It’s been so fun swapping in brands every week or two during the pop-up shop.
A lot of work, but fun: it feels like a different place, a slightly different atmosphere, every weekend.
On Wednesday this week we exchanged The Armoury for Drop93 - the pre-owned and consignment store from the Armoury team.
And we welcomed in Edward Sexton.
This is a significant launch for Edward Sexton as it is the first time they have done ready-to-wear trousers.
Fortunately, the Hollywood-top style (above) is meant to be loose in the leg and cinched slightly at the waist, so it is easy to fit a range of body types.
For anyone that isn’t familiar with the Hollywood-top style, it is a relaxed, high-waisted cut with what’s called a ‘grown-on’ waistband. Basically, it looks like there is no waistband at all, and inside there is less structure than a normal band.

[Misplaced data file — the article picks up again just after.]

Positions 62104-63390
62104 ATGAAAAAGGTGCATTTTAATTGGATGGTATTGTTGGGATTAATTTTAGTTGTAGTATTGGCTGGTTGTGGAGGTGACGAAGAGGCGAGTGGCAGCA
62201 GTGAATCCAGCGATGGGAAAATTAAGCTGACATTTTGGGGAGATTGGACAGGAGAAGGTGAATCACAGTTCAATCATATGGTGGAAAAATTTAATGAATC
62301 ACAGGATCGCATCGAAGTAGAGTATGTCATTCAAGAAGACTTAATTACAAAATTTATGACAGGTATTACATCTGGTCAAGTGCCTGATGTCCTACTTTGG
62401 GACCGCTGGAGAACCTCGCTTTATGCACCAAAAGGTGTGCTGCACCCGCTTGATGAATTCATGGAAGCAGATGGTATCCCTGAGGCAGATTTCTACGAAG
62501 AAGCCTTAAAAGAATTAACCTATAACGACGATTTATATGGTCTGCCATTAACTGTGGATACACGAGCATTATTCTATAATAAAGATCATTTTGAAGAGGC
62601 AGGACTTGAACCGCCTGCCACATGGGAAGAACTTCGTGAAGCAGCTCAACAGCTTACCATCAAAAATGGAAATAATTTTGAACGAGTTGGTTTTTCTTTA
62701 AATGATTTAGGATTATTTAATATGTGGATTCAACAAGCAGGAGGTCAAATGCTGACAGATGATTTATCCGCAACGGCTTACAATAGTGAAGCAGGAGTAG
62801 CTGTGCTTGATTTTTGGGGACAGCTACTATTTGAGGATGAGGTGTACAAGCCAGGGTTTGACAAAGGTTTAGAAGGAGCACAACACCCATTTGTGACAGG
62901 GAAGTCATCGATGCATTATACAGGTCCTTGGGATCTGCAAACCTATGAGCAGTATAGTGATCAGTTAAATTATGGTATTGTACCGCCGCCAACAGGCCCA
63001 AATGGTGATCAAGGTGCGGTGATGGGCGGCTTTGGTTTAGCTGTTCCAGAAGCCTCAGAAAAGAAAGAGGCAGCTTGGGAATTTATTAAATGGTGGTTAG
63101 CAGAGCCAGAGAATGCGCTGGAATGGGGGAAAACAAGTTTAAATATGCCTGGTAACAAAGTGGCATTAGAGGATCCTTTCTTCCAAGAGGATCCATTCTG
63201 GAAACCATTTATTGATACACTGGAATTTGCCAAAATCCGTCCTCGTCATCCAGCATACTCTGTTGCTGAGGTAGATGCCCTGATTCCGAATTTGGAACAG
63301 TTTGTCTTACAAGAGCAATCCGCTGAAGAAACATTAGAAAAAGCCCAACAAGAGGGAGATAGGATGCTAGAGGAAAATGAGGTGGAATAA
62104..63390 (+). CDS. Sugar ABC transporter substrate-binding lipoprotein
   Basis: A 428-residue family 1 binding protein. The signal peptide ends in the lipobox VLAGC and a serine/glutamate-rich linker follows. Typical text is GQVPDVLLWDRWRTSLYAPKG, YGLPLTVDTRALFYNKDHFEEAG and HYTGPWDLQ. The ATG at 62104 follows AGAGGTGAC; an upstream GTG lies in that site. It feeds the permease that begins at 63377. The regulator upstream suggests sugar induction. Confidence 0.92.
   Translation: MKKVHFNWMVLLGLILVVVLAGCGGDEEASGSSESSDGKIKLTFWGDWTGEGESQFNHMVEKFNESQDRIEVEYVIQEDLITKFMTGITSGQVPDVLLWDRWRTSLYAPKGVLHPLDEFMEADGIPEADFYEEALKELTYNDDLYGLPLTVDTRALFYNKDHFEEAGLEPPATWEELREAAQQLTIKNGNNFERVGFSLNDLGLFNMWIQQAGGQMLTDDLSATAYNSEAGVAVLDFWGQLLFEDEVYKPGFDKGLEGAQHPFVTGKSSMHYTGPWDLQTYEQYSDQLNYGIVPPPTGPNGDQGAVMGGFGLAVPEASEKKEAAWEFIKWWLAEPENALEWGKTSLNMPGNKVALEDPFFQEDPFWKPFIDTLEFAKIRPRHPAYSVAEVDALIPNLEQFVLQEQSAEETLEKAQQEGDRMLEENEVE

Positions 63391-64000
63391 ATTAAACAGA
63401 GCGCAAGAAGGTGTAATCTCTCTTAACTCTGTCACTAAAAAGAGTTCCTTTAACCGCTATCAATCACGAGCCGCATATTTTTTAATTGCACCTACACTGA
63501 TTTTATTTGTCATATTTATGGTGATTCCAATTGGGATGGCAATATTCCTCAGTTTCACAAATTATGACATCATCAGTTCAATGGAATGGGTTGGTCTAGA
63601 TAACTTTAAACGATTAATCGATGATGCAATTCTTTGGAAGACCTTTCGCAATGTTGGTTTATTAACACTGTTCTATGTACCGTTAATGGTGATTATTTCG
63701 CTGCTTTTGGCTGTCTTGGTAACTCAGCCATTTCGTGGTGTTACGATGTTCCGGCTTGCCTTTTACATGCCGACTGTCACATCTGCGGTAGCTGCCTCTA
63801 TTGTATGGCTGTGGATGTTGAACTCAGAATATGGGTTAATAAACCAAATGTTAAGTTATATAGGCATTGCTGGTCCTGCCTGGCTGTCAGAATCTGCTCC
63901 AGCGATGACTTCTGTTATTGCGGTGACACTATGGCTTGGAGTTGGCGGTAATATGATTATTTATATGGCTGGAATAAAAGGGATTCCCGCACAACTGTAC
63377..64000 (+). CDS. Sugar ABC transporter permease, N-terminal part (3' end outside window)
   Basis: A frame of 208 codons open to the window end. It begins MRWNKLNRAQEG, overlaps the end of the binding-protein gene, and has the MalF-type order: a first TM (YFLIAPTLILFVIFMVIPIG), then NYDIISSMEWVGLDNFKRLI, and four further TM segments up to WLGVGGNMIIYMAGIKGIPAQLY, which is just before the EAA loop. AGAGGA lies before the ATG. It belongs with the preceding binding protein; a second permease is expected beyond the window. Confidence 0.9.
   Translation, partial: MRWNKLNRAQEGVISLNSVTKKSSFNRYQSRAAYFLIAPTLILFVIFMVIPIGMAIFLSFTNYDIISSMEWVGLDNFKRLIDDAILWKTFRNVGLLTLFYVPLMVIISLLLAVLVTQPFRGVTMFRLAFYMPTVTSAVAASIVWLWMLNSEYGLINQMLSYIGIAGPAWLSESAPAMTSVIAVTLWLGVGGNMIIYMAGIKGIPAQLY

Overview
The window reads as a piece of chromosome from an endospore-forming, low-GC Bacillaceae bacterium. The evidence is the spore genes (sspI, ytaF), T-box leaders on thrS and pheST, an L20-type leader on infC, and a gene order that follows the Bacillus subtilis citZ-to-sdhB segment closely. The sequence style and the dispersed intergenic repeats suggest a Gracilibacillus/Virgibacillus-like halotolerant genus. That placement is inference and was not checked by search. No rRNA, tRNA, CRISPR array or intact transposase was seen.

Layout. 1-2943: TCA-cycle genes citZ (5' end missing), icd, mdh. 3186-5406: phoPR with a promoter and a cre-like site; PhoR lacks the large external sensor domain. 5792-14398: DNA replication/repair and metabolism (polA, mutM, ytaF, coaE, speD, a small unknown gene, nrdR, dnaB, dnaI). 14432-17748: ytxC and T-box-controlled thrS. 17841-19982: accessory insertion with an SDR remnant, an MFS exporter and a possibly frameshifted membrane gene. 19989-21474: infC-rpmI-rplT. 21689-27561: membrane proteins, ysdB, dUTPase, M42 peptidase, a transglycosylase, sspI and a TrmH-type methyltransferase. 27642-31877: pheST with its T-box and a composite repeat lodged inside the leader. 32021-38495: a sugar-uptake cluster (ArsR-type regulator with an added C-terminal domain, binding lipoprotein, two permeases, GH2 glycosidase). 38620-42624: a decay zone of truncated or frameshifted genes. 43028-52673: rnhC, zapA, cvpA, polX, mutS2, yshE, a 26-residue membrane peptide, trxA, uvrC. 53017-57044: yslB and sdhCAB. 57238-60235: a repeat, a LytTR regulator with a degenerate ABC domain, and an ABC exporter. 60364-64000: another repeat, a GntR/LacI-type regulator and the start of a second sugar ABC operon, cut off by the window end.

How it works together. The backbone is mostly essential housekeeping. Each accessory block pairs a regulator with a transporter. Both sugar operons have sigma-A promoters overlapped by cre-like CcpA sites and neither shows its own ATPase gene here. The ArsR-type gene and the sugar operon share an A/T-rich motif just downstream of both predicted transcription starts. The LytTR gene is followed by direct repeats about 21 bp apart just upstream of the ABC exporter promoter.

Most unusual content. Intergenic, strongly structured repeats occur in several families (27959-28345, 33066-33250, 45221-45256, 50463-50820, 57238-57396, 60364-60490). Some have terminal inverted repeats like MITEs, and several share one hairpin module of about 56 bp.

A series of belt loops then run a touch below the top of the trouser.
Sexton started cutting them bespoke last year, and you can see my review of my bespoke ones here.
The RTW styles are cut like a traditional high-waisted trouser - so sitting on your natural waist, above the hip bone - unlike mine which were a little lower.
They are in three different VBC flannels, all 11oz, and cost £420.
Sexton’s other offerings are the pin-collar shirts they’ve had for a while (£190) and silver and gold pins for them (£140 to £510).
There are three-fold and seven-fold ties made by Bigi and designed by Edward and Dominic (£110 and £190) and some other accessories.
The knitwear is new this year - cashmere and wool rollnecks, and a chunky cashmere cable-knit. I’ve always associated Edward with rollnecks under tailoring, so it’s nice to see those in their collection.
A few readers on Instagram have asked about how to access these things if they can’t get to the pop-up shop.
As with all the brands, Edward’s things are available on his website - EdwardSexton.com
The concept of the pop-up shop has always been to bring together brands that you can’t normally access in London - either because they’re online only, or because they are based abroad.
So the brands tend to have everything available in their web shops as well as the pop-up - and these pieces are relevant to everyone, not just those that can wander down to Savile Row.